Scientists develop a better way ‘to create human stem cells’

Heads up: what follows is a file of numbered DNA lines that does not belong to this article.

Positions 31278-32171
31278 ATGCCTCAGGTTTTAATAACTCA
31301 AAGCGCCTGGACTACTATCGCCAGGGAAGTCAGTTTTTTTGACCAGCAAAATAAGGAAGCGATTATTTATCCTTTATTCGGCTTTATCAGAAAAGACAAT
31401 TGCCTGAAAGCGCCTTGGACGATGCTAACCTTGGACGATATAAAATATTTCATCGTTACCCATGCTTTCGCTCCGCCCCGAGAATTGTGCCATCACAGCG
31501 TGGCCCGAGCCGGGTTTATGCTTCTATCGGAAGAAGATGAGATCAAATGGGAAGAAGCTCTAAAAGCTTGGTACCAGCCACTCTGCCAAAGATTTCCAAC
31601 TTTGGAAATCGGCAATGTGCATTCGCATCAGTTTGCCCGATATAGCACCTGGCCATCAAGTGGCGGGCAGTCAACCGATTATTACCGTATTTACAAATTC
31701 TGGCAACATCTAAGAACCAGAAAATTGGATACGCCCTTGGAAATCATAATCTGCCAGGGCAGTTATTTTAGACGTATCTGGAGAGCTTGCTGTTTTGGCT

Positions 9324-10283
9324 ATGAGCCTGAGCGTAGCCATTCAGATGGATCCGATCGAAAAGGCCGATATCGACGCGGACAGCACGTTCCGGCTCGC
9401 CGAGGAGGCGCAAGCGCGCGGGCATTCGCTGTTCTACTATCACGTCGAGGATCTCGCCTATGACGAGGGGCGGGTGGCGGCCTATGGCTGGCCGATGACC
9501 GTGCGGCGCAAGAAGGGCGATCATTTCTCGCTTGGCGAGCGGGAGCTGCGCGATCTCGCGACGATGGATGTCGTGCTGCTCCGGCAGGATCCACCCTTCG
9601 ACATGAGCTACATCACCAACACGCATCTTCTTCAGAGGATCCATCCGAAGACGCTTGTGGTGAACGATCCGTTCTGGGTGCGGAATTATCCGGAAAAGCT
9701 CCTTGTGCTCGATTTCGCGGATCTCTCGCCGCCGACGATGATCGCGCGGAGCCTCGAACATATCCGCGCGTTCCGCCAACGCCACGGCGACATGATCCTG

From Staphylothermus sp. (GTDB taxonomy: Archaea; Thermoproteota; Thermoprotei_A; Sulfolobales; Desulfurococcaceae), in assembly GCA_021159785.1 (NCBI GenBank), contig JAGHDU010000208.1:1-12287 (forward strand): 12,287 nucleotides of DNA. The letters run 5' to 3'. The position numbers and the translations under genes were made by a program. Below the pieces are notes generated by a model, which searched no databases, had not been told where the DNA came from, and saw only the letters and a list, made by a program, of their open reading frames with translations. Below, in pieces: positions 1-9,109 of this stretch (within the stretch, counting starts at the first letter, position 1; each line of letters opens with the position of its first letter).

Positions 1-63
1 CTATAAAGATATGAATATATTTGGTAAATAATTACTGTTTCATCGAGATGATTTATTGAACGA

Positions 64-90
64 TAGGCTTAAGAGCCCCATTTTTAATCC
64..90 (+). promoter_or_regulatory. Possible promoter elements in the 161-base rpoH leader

MIT scientists, including an Indian-origin researcher, claim to have developed a better way of creating human stem cells which could become any other body cell and treat any disease that involves injuries to cells. Most materials now used to grow human stem cells include cells or proteins that come from mice embryos, which help stimulate stem cell growth but would likely cause an immune reaction if injected into a human patient. Moreover, largescale production of such cells often becomes difficult. Now, Krishanu Saha and colleagues at Massachusetts Institute of Technology have devised a synthetic surface that includes no foreign animal material and allows stem cells to stay alive, and even continue reproducing themselves for at least three months, the ‘Nature Materials’ journal reported. It’s also the first synthetic material that allows single cells to form colonies of identical cells, which is necessary to identify cells with desired traits and has been difficult to achieve with existing materials, according to the scientists. Human stem cells can come from two sources – embryonic cells or body cells that have been reprogrammed to an immature state. That state, known as pluripotency, allows the cells to develop into any kind of specialised body cells. It can treat ailments like multiple sclerosis and spinal cord injury. To engineer such treatments, researchers would need to be able to grow stem cells in the lab for an extended period of time, manipulate their genes, and grow colonies of identical cells after they have been genetically modified.

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